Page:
A Charles County sheriff's lieutenant is facing charges that he misused the sheriff's computer system to perform illegal criminal background checks and to alter internal sheriff's office records, according to an indictment unsealed Monday in Charles County Circuit Court.
Lt. Michael J. Allison, an 18-year veteran of the department, was indicted Nov. 1, charged with misuse of fiduciary capacity and two counts of misconduct in office on two dates in 1997 and 1998 while he served as custodian of the sheriff's records department, the sheriff's office said this week.
Allison declined to comment, but his lawyer, Robert Bonsib of Greenbelt, said Allison denied the charges and has repeatedly told his supervisors he has done nothing wrong.
"We're going to contest these charges," Bonsib said. "Lt. Allison has had a distinguished law enforcement career in Charles County for almost 20 years. . . . He hopes to be able to continue it when he clears himself of these charges."
Allison, 43, of La Plata, was a prominent supporter of Rex Coffey, the Democratic challenger of Sheriff Fred Davis (R) in last year's election.
Sources close to the investigation said that much of the alleged computer misuse was connected to Allison's political activities. Those sources said that the investigation focused in part on Allison's alleged use of his sheriff's computer log-on to conduct criminal background checks and motor vehicle record checks of local politicians and adversaries of the Coffey campaign.
The indictment alleges that Allison ran a criminal background check on Scott Lee Boatman--a Democratic candidate for county commissioner who pulled out of the race after news reports of a 1997 drunken driving and marijuana possession conviction--and on another Charles County resident with a name similar to Boatman's. Boatman did not return telephone messages seeking comment.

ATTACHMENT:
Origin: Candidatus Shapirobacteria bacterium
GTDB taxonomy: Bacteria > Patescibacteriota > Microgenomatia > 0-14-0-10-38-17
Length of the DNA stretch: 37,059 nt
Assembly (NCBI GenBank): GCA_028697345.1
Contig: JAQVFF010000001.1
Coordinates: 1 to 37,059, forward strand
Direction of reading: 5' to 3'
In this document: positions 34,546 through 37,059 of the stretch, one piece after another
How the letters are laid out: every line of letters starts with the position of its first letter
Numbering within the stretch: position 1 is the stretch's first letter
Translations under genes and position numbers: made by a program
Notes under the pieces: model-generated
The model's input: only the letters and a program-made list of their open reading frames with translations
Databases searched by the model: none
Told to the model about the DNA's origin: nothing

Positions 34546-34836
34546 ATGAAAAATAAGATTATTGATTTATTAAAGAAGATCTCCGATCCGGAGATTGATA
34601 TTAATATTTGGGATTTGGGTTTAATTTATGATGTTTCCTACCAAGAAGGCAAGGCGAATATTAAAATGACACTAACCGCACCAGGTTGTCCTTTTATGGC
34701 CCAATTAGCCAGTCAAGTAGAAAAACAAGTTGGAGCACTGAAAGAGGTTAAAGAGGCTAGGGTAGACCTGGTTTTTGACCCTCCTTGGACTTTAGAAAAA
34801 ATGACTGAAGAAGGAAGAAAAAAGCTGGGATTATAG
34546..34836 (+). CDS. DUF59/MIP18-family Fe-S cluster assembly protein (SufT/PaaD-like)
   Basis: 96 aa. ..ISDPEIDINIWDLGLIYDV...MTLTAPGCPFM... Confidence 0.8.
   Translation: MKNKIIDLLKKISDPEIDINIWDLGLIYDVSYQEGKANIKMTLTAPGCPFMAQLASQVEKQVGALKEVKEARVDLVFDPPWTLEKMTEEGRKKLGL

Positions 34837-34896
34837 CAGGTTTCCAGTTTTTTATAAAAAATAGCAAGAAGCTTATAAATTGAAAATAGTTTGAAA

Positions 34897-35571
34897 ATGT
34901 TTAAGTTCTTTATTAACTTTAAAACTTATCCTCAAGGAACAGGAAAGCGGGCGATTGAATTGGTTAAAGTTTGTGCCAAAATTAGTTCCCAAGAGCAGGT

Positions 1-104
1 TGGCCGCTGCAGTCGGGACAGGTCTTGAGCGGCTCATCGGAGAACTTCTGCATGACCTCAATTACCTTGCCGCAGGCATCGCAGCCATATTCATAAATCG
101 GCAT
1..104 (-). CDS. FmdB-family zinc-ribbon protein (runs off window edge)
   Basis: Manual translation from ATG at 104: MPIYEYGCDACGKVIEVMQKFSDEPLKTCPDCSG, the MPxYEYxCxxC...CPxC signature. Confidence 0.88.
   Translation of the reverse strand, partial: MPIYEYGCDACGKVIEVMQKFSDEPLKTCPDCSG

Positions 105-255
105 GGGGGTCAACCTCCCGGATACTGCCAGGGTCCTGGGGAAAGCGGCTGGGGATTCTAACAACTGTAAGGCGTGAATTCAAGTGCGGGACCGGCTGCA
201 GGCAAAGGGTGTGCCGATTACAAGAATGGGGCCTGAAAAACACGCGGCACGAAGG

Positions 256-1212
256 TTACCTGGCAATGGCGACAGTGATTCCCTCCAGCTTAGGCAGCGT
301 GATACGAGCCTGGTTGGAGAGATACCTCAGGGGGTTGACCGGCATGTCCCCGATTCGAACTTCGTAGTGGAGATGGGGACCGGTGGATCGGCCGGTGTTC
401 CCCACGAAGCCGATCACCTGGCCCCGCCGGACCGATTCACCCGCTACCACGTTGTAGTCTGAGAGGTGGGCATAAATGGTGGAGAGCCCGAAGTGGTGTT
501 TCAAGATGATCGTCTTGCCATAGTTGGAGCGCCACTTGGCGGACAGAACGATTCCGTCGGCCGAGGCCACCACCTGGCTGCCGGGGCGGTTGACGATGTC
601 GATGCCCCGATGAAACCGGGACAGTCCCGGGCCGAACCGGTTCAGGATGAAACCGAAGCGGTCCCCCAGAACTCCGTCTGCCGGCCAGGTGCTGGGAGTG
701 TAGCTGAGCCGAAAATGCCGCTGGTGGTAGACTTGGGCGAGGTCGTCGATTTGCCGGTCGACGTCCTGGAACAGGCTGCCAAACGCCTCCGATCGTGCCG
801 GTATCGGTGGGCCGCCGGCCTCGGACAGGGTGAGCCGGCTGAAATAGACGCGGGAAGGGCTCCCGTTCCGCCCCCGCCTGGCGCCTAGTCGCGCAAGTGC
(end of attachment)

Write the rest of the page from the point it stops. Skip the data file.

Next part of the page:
Allison also is charged in the indictment with altering or deleting portions of sheriff's internal records on deputies working for the office.
Allison was placed on administrative leave in February during the internal probe into his activity as records commander. That internal investigation was sparked in part by a complaint from Boatman, sources said.
Shortly after the sheriff's office began looking into the matter, Charles County State's Attorney Leonard C. Collins (D) appointed a special prosecutor--Prince George's County Assistant State's Attorney Robert Dean. Dean said Tuesday he would not discuss the indictment.
Sources said that the "fiduciary misuse" charge did not involve money, but rather alleged misappropriation of valuable computer data in Allison's charge during his stint as records commander, a job he had held since March 1997.
Allison's supporters have long said that Allison's suspension was politically motivated--a vendetta by Davis, who was angered over Allison's support of Coffey. Davis declined to comment Tuesday.
"The way I look at it, it's politics," Coffey said Tuesday. "It's a witch hunt. The sheriff won the election. . . . Why is he continuing to persecute people at the sheriff's office?"
The Charles County Fraternal Order of Police--a law enforcement officers group that had backed Coffey in last year's campaign--issued a statement Tuesday in support of Allison.
The FOP statement said that the sheriff's office had proposed not pressing charges against Allison if he would resign--an offer Allison refused. Allison will retain his office as first vice president of the Maryland State FOP, the statement said.
Allison would, if convicted, face up to five years in prison on the fiduciary misuse charge; the other two counts are common law offenses that do not carry specific penalties. In addition, once the criminal case is concluded, a sheriff's internal administrative review board will hear the case and could recommend sanctions ranging from a fine to termination.